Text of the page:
Paddock Practices: Tips for tackling post-emergent weeds
Author: Melissa Williams | Date: 17 May 2018
Mixing and rotating herbicides as part of an integrated weed management (IWM) plan is key to achieving effective post-emergent weed control in crops and slowing further evolution of herbicide resistance in Western Australia.
The Australian Herbicide Resistance Initiative (AHRI), which has GRDC investment, says ensuring diversity in the use of herbicide modes-of-action (MOA) will minimise weed survival in the growing season and reduce longer-term development of weed ‘immunity’ to herbicides.
The ‘mix and rotate’ message is one of the AHRI and industry-led WeedSmart initiative’s ‘Big 6’ IWM strategies for winning the battle against crop weeds. These also include:
- Rotating crops and pastures across years
- Using double knocks to preserve glyphosate
- Stopping weed seed set with crop-topping, fallow or manuring
- Ensuring good crop competition
- Using harvest weed seed collection and destruction tactics.
Mix and rotate buys time and shots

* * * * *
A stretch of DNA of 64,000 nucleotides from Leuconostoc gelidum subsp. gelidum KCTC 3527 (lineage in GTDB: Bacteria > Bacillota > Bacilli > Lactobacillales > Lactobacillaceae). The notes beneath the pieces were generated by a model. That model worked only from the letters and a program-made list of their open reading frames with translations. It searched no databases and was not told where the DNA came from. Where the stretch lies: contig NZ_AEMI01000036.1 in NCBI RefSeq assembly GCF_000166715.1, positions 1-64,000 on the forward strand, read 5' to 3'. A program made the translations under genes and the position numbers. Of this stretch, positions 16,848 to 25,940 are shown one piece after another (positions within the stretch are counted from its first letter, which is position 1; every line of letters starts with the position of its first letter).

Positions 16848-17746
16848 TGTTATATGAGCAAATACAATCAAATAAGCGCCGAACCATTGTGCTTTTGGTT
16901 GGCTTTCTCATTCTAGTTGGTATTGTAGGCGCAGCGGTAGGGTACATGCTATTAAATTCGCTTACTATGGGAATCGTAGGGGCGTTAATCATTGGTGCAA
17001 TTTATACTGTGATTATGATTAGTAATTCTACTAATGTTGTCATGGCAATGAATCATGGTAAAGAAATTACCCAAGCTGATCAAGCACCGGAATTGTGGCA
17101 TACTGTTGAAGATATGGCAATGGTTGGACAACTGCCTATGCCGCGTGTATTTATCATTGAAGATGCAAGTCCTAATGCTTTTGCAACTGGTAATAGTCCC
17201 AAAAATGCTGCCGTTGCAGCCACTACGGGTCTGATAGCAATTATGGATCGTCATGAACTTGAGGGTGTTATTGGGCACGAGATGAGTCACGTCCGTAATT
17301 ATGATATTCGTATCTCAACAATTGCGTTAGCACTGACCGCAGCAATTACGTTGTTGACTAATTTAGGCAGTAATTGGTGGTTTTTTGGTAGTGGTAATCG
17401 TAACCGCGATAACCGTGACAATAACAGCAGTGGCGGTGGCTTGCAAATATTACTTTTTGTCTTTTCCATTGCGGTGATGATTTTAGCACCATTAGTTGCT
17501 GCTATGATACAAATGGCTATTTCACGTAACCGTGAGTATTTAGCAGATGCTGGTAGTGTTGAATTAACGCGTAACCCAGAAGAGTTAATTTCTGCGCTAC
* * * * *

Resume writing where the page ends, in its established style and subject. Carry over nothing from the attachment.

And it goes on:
Latest advice from Peter Newman, of AHRI and WeedSmart, for IWM control and to manage herbicide resistance issues is:
- Use a different MOA post-emergent herbicide (effective on your farm) to the pre-emergent herbicide/pre-emergent herbicide mix
- Mix two effective MOA herbicides in the post-emergent shot - both at lethal doses - (especially for wild radish, Raphanus raphanistrum)
- For both of these options, rotate the mix to alternative MOAs the following year.
Peter says rotating herbicides across years remains highly important to IWM success, but research and experience is finding that mixing two herbicides together in one season is even more effective and can be sustainable.
He says this does not necessarily need to be a mix of two herbicides in the same tank, but could be an effective pre-emergent treatment followed by an alternative effective post-emergent application.
The aim is to get double knocks (two hits) on the same weeds with multiple herbicide MOAs.